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[ITP - Lecture 16] Structures in C/C++

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Structures Intro to Programming
MUHAMMAD HAMMAD WASEEM 1
Why Use Structures
We have seen earlier how ordinary variables ca...
Structures Intro to Programming
MUHAMMAD HAMMAD WASEEM 2
This statement defines a new data type called struct book. Each v...
Structures Intro to Programming
MUHAMMAD HAMMAD WASEEM 3
struct book b1 = { "Basic", 130.00, 550 } ;
struct book b2 = { "P...
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[ITP - Lecture 16] Structures in C/C++

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Structures in C/C++, Uses of Structures, Declaring a Structure, Accessing Structure Elements, How Structure Elements are Stored,Array of Structures

Structures in C/C++, Uses of Structures, Declaring a Structure, Accessing Structure Elements, How Structure Elements are Stored,Array of Structures

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[ITP - Lecture 16] Structures in C/C++

  1. 1. Structures Intro to Programming MUHAMMAD HAMMAD WASEEM 1 Why Use Structures We have seen earlier how ordinary variables can hold one piece of information and how arrays can hold a number of pieces of information of the same data type. These two data types can handle a great variety of situations. But quite often we deal with entities that are collection of dissimilar data types. For example, suppose you want to store data about a book. You might want to store its name (a string), its price (a float) and number of pages in it (an int). If data about say 3 such books is to be stored, then we can follow two approaches: a) Construct individual arrays, one for storing names, another for storing prices and still another for storing number of pages. b) Use a structure variable. A structure contains a number of data types grouped together. These data types may or may not be of the same type. The following example illustrates the use of this data type. main( ) { struct book { char name ; float price ; int pages ; } ; struct book b1, b2, b3 ; printf ( "nEnter names, prices & no. of pages of 3 booksn" ) ; scanf ( "%c %f %d", &b1.name, &b1.price, &b1.pages ) ; scanf ( "%c %f %d", &b2.name, &b2.price, &b2.pages ) ; scanf ( "%c %f %d", &b3.name, &b3.price, &b3.pages ) ; printf ( "nAnd this is what you entered" ) ; printf ( "n%c %f %d", b1.name, b1.price, b1.pages ) ; printf ( "n%c %f %d", b2.name, b2.price, b2.pages ) ; printf ( "n%c %f %d", b3.name, b3.price, b3.pages ) ; } And here is the output... Enter names, prices and no. of pages of 3 books A 100.00 354 C 256.50 682 F 233.70 512 Declaring a Structure In example program above, the following statement declares the structure type: struct book { char name ; float price ; int pages ; } ;
  2. 2. Structures Intro to Programming MUHAMMAD HAMMAD WASEEM 2 This statement defines a new data type called struct book. Each variable of this data type will consist of a character variable called name, a float variable called price and an integer variable called pages. The general form of a structure declaration statement is given below: struct <structure name> { structure element 1 ; structure element 2 ; structure element 3 ; ...... ...... } ; Once the new structure data type has been defined one or more variables can be declared to be of that type. For example the variables b1, b2, b3 can be declared to be of the type struct book, as, struct book b1, b2, b3 ; If we so desire, we can combine the declaration of the structure type and the structure variables in one statement. For example, struct book { char name ; float price ; int pages ; } ; struct book b1, b2, b3 ; is same as... struct book { char name ; float price ; int pages ; } b1, b2, b3 ; or even... struct { char name ; float price ; int pages ; } b1, b2, b3 ; Like primary variables and arrays, structure variables can also be initialized where they are declared. The format used is quite similar to that used to initiate arrays. struct book { char name[10] ; float price ; int pages ; } ;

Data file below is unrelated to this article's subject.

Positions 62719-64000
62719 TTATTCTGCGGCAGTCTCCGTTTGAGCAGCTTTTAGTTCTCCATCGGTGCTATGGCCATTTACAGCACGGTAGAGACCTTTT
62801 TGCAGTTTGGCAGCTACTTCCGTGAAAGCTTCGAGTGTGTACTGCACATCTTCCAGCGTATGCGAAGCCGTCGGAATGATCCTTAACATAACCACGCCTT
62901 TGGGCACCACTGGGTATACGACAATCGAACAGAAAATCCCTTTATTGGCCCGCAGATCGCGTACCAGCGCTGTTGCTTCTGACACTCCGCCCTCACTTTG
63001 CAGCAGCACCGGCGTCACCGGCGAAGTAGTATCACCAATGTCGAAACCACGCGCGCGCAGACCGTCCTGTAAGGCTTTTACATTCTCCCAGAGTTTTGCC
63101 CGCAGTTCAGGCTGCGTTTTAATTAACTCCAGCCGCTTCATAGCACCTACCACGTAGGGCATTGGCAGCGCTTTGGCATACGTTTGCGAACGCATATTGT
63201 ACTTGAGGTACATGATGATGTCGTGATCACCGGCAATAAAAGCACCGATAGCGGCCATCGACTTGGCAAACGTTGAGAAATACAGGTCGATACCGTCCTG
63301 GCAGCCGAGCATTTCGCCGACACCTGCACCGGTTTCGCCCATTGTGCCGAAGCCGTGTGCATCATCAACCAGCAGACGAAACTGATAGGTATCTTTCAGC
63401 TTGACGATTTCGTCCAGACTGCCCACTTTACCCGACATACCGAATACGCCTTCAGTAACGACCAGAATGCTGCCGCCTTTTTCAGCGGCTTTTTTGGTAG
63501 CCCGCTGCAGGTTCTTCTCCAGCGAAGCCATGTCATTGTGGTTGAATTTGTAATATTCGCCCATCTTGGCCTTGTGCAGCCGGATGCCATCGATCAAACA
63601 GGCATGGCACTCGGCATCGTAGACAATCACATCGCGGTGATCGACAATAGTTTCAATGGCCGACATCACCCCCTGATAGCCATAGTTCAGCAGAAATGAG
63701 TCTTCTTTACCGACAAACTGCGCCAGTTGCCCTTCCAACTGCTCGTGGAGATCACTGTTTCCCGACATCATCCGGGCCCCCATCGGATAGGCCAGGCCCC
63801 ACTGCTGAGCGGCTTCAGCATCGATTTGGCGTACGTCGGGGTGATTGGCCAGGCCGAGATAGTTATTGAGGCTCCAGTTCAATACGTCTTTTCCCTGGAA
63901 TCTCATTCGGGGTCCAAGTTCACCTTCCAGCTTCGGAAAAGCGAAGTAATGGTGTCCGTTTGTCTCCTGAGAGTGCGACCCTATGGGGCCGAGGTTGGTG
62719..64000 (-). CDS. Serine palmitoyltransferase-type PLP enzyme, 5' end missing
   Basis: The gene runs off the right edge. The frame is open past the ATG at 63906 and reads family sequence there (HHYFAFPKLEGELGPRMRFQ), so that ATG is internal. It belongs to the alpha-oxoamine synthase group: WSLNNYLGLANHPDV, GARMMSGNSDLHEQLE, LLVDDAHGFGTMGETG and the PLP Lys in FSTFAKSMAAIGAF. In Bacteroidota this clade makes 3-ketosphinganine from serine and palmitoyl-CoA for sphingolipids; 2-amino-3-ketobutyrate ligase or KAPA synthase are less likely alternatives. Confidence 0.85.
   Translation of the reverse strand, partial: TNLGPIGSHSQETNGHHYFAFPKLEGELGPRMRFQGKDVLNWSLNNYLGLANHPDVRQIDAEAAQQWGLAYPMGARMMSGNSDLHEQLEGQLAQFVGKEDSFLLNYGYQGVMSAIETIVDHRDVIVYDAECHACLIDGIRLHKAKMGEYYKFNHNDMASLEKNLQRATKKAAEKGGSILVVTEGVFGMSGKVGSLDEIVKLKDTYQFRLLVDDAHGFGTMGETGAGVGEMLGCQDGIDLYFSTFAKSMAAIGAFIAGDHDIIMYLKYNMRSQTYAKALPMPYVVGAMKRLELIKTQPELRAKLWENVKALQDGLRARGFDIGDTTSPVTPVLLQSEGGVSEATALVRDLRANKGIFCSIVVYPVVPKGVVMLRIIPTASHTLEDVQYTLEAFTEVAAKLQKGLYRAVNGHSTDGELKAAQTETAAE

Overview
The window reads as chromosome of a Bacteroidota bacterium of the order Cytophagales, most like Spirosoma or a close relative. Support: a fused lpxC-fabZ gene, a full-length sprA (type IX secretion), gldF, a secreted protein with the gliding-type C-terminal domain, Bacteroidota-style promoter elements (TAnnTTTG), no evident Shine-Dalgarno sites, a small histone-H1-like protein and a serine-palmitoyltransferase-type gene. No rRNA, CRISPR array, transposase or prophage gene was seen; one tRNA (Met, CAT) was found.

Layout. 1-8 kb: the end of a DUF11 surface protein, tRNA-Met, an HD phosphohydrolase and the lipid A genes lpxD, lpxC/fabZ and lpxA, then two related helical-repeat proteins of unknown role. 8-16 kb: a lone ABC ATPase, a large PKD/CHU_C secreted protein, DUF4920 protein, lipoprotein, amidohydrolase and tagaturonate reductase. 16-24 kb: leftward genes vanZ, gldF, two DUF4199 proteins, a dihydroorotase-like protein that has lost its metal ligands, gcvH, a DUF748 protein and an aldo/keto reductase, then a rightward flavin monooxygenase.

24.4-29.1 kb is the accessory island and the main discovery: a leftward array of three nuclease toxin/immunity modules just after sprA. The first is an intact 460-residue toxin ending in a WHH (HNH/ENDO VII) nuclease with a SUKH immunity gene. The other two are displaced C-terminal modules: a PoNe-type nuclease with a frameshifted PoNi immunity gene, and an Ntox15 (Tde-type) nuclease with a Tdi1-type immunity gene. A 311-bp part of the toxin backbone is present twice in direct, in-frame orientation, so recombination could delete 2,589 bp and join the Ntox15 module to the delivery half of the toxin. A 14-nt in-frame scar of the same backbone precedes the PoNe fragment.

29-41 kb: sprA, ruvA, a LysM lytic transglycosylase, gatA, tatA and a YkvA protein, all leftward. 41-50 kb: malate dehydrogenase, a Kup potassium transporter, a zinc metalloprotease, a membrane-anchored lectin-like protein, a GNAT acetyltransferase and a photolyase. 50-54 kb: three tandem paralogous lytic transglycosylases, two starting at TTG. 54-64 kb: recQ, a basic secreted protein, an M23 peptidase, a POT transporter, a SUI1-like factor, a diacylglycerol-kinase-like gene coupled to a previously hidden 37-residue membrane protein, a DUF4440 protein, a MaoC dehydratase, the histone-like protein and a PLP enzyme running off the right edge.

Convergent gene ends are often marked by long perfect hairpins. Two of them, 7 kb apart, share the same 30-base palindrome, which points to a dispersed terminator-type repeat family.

3. 3. Structures Intro to Programming MUHAMMAD HAMMAD WASEEM 3 struct book b1 = { "Basic", 130.00, 550 } ; struct book b2 = { "Physics", 150.80, 800 } ; Accessing Structure Elements In arrays we can access individual elements of an array using a subscript. Structures use a different scheme. They use a dot (.) operator. So to refer to pages of the structure defined in sample program we have to use, b1.pages Similarly, to refer to price we would use, b1.price Note that before the dot there must always be a structure variable and after the dot there must always be a structure element. How Structure Elements are Stored Whatever be the elements of a structure, they are always stored in contiguous memory locations. The following program would illustrate this: main( ) { struct book { char name ; float price ; int pages ; } ; struct book b1 = { 'B', 130.00, 550 } ; printf ( "nAddress of name = %u", &b1.name ) ; printf ( "nAddress of price = %u", &b1.price ) ; printf ( "nAddress of pages = %u", &b1.pages ) ; } Here is the output of the program... Address of name = 65518 Address of price = 65519 Address of pages = 65523 Actually the structure elements are stored in memory as shown in the Figure